By Matt McGrath
Britain is running out of land for food and faces a potential shortfall of two million hectares by 2030 according to new research.
The report, from the University of Cambridge, says the growing population plus the use of land for energy crops are contributing to the gap.
It criticises the government’s lack of a coherent vision on how to make the most of UK farm land.
The authors warn that tough choices may need to be made on future land use.
The total land area of the UK amounts to over 24 million hectares with more than 75% of that used for farming.
While self sufficient in products like barley, wheat, milk, lamb and mutton, the UK still imports large amounts of fruit and vegetables and other farm products including pork.
Overall the UK runs a food, feed and and drink trade deficit of £18.6bn.
With a population expected to exceed 70 million by 2030, the extra demand for living space and food will have a major impact on the way land is used, the report says.
On top of these pressures, the government is committed to using bioenergy crops such as miscanthus as renewable sources of energy, further limiting the stock of land for food.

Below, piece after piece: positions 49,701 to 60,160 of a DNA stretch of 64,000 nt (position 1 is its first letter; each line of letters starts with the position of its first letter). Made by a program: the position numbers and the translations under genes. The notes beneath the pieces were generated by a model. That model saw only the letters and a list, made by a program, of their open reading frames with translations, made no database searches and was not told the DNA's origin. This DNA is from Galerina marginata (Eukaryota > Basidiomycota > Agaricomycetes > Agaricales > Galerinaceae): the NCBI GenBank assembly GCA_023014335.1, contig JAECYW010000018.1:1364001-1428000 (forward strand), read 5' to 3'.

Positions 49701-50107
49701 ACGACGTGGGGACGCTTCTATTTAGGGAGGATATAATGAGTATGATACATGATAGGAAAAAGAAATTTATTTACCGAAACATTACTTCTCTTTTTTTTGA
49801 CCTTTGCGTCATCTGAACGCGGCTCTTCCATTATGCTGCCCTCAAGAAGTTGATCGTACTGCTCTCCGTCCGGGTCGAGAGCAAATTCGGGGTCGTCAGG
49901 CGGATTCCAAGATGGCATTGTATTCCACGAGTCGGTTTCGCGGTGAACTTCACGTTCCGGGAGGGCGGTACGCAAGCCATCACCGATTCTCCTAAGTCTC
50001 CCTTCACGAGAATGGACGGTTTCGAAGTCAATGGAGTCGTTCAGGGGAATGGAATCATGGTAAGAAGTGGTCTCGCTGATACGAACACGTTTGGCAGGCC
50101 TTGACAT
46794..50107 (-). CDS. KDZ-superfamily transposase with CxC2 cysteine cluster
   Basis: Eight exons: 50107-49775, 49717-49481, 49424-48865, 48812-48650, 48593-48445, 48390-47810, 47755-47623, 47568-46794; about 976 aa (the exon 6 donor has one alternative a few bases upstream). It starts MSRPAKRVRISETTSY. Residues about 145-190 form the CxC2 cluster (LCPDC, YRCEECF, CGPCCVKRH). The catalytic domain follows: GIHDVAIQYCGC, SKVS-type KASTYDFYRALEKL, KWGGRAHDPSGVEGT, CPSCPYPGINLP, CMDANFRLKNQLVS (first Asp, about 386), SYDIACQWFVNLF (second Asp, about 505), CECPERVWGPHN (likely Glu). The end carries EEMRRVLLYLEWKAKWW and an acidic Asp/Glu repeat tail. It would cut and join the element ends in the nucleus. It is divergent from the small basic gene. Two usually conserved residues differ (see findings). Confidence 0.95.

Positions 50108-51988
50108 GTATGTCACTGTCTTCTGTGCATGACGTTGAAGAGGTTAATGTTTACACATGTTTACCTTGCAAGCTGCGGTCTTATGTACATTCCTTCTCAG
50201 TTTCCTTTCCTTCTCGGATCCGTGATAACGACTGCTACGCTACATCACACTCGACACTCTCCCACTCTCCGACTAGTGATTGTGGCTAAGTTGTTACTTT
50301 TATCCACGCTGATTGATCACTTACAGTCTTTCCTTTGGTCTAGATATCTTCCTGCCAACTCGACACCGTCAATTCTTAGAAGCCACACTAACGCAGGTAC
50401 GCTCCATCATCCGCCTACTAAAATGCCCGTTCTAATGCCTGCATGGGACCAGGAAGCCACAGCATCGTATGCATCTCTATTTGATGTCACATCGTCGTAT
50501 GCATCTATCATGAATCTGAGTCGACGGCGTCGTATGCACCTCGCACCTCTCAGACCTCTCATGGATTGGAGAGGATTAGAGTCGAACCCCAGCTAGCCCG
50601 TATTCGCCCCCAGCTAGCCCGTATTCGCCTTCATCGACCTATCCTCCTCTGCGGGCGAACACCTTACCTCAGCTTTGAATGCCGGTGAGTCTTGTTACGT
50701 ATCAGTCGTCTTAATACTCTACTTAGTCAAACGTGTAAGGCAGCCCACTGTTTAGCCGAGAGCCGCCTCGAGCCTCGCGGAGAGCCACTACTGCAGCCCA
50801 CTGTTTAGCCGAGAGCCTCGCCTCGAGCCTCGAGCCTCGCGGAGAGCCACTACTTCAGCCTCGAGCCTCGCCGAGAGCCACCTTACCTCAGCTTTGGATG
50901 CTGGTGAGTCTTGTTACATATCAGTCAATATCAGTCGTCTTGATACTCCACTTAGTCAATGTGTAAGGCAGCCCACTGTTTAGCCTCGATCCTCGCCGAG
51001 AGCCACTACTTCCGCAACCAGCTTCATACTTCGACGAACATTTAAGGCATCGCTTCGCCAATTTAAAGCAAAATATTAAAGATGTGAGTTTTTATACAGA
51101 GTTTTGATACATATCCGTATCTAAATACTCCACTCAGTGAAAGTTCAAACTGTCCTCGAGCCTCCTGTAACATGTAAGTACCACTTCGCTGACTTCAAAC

“That is putting some very significant future pressures on how we use our land,” said Andrew Montague-Fuller, the report’s lead author.
“If you look at the land that is required under some of the bioenergy projections made by the Department for Energy and Climate Change, that could potentially take some significant chunks of land.”
Another factor is the EU, in the shape of the Common Agricultural Policywhich now requires farmers to put more land aside to protect nature.
“They are meeting one of the objectives but maybe hurting some of our other objectives like growing more food, and biomass type crops,” said Mr Montague-Fuller.